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— Greta Garbo, Ninotchka

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Creed II

It's all about the importance of character and the ability to face life's challenges. —Matt Anderson (review...)

Creed II

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Norway’s favorite Trivial Pursuit answer Thor Heyerdahl finally gets a biopic. If you always got that answer wrong, never fear; Kon-Tiki will fill you in nicely.

A whale shark greets the Kon-Tiki
A whale shark greets the Kon-Tiki

Kon-Tiki is based on events that happened in the late 1940s. Thor Heyerdahl led a crew of half a dozen men. They sailed a hand-made raft called the Kon-Tiki, from the west coast of South America to Polynesia. Heyerdahl was an anthropologist with a new theory — that the Polynesian islands might have been populated from the West, not the East. That would mean that Polynesians came from South America, only after the Americas had been populated.

By sailing a crude balsa raft, he would prove that it was possible to make the long open-ocean voyage even without large ships or sophisticated navigation. It’s an interesting theory, and it inspired a ripping adventure that lends itself well to the big screen.

A great ensemble of Norwegian men populate the film — and the raft. Pål Sverre Hagen plays Thor, the young, handsome, sun-baked leader whose best traits are faith and certainty. I especially liked Gustaf Skarsgård as wiry, red-bearded Bengt, the ethnographer who wryly notes that as a Swede he feels out of place among the Norwegians. A slightly hefty Herman (Anders Baasmo Christiansen) fills the movie’s need for comic relief as the refrigerator salesman who talked his way aboard.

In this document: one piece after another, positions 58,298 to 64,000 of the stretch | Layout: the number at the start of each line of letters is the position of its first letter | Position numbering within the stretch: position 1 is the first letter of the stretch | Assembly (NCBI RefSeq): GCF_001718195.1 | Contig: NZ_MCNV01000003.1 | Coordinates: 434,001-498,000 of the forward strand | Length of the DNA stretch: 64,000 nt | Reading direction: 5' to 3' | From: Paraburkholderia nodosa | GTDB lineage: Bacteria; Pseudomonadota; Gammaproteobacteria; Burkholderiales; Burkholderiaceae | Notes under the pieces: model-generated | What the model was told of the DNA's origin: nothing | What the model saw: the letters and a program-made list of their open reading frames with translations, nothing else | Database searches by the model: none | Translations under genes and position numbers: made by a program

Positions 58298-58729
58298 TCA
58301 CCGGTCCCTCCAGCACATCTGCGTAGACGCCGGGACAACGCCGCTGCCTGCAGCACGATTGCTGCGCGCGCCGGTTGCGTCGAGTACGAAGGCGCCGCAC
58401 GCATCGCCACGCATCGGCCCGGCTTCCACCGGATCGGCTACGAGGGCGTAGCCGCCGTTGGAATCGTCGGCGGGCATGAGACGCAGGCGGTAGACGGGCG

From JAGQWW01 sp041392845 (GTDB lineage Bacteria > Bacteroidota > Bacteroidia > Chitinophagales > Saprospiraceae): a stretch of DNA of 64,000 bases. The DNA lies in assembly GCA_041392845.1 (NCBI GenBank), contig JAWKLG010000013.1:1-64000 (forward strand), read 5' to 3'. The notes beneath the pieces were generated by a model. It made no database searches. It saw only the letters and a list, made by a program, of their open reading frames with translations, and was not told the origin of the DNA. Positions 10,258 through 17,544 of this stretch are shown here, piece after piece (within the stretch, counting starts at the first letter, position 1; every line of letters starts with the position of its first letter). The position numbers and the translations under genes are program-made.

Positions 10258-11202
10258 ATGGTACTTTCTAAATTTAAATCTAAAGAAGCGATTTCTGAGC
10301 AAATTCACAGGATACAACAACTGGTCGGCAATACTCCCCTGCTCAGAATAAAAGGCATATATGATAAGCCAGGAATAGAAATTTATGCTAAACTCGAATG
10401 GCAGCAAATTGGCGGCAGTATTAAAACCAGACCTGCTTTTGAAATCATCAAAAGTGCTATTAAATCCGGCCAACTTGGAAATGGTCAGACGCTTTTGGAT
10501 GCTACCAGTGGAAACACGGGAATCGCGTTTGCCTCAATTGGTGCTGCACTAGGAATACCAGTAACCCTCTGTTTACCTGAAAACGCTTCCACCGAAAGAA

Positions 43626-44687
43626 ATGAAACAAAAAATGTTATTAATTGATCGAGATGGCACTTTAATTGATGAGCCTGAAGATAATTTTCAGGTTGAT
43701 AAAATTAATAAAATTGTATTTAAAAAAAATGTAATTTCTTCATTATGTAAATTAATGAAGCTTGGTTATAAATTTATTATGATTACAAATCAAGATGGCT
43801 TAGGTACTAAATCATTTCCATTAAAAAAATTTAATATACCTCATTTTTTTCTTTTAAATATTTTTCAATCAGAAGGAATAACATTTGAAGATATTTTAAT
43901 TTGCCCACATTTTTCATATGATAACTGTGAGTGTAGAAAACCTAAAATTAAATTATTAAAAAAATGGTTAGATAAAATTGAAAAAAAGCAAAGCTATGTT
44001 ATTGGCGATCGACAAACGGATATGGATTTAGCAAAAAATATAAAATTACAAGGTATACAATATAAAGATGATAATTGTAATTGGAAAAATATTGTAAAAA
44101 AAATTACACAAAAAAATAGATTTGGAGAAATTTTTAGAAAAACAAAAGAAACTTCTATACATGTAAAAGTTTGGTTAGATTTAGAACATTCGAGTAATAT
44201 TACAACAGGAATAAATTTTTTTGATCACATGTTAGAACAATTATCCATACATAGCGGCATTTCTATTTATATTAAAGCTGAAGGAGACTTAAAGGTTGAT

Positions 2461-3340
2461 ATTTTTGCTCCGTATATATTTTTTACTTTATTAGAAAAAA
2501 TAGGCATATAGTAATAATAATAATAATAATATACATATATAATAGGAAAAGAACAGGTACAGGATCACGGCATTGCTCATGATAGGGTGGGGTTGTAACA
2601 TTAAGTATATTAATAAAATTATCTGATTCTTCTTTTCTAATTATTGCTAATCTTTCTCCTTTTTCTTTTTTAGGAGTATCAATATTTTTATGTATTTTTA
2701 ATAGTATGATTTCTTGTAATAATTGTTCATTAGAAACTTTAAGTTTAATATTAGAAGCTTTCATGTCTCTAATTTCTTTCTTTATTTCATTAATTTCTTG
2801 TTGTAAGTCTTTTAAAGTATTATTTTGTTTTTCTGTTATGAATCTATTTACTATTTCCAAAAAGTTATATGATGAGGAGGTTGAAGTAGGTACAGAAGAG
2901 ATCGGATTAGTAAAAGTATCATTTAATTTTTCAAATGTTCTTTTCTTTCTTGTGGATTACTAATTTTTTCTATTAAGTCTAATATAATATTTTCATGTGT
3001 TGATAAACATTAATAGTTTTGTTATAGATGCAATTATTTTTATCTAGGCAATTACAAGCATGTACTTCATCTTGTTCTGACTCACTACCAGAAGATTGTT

Directors Joachim Rønning and Espen Sandberg, supported by a burgeoning Norwegian film industry, seem to have the budget to do what they want. They recreate New York City of the 1940s, when Heyerdahl was searching for funding. And when the crew finally sets sail, there are many amazing shots of the tiny raft alone at sea. You may be reminded of Ang Lee’s Life of Pi.

The film’s money shot seems to be an encounter with a whale shark (although seeing Knut, played by Tobias Santelmann, catch a shark with his bare hands was a treat). My first thought was how unreal the enormous whale shark looked on screen. But after reading Heyerdahl’s account, I think reality really was as strange as what’s in the movie.

Since I first saw Kon-Tiki I read Heyerdahl’s nonfiction account, and I have to say that the movie does a good job at conveying the basic facts from the book, while still performing like a great summer adventure film.

Maybe the best thing about Kon-Tiki is that at its core it is a story about curiosity and discovery. It fits into an adventure genre without being about superheroes, talking animals, or revenge.